The transition from an aquatic habitat to life on land was a major evolutionary event in the history of photosynthetic organisms, which involved a number of important physiological changes and structural modifications to the plant body (T. Taylor, 1982a, 1988a; Graham et al., 2000). When plants first moved onto the land, the Earth's surface was probably already inhabited by various cyanobacteria, algae, fungi, and perhaps lichens (Taylor et al., 1997). As in arid regions today, microbial mats and biological crusts consisting of communities of microorganisms were probably important in soil formation, and there is evidence of fossil soils (paleosols) as early as the Proterozoic (Hasiotis, 2002; Prave, 2002). Molecular data obtained from the scaly green flagellate Mesostigma viride (Streptophyta) suggest that several major physiological changes, for example, in the regulation of photosynthesis and photorespiration, took place early during the evolution of the streptophytes, that is before the transition to land (Simon et al., 2006).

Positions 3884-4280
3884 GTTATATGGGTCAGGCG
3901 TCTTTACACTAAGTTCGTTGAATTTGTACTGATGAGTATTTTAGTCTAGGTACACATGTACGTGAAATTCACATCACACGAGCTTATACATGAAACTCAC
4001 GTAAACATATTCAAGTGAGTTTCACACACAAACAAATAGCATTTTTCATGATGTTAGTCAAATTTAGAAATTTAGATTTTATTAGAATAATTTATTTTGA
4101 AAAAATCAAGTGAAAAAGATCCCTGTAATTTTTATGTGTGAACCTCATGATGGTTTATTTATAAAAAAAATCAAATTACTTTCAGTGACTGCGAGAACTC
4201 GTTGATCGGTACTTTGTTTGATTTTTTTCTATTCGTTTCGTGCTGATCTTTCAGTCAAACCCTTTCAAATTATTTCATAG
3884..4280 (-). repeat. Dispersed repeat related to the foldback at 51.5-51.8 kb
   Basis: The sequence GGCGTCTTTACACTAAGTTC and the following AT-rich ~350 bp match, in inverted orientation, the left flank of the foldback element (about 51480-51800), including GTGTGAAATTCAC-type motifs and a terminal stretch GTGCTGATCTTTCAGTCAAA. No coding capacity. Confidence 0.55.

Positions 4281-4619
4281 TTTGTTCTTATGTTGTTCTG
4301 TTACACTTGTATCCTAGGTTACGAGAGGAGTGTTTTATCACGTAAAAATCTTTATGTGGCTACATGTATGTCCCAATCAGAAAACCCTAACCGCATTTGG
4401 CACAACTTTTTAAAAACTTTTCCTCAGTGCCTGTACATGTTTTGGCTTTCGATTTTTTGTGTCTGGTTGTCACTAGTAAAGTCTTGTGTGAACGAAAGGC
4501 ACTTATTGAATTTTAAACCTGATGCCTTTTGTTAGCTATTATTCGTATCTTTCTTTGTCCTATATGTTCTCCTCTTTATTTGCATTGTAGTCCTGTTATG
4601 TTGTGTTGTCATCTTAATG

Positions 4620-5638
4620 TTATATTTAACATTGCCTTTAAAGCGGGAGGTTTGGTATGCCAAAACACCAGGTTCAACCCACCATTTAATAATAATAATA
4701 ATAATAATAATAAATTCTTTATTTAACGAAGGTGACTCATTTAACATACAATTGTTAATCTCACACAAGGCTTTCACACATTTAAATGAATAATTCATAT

The transition to a desiccating terrestrial habitat probably occurred sometime in the Ordovician or earliest Silurian. By the Late Silurian-Early Devonian, there is evidence of a radiation of land plants and a number of unique adaptations are found in several groups of organisms (Bateman et al., 1998). In some ways, the move of plants onto the land is similar to the evolution of the soft-bodied, late Neoproterozoic marine faunas—the Ediacaran faunas. In both cases, there were apparently a number of open niches and the plants that filled these niches exhibited a number of unusual morphologies, many of which did not survive beyond the Devonian. Although perhaps overly simplistic, it is now apparent that the ability to exist on land is the result of numerous complex interactions that involved the interplay between structural and physiological adaptations in the plants themselves, symbiotic interactions at several levels, and physical and chemical changes in the environment. In the following sections, we will consider the major adaptations that are necessary for life on the land, including anchorage and water uptake, support for the upright plant body, water movement through the plant, desiccation prevention, some mechanism for gas exchange, reproduction in a terrestrial environment, and life history strategies. All of these features are interrelated and some structures perform multiple roles.
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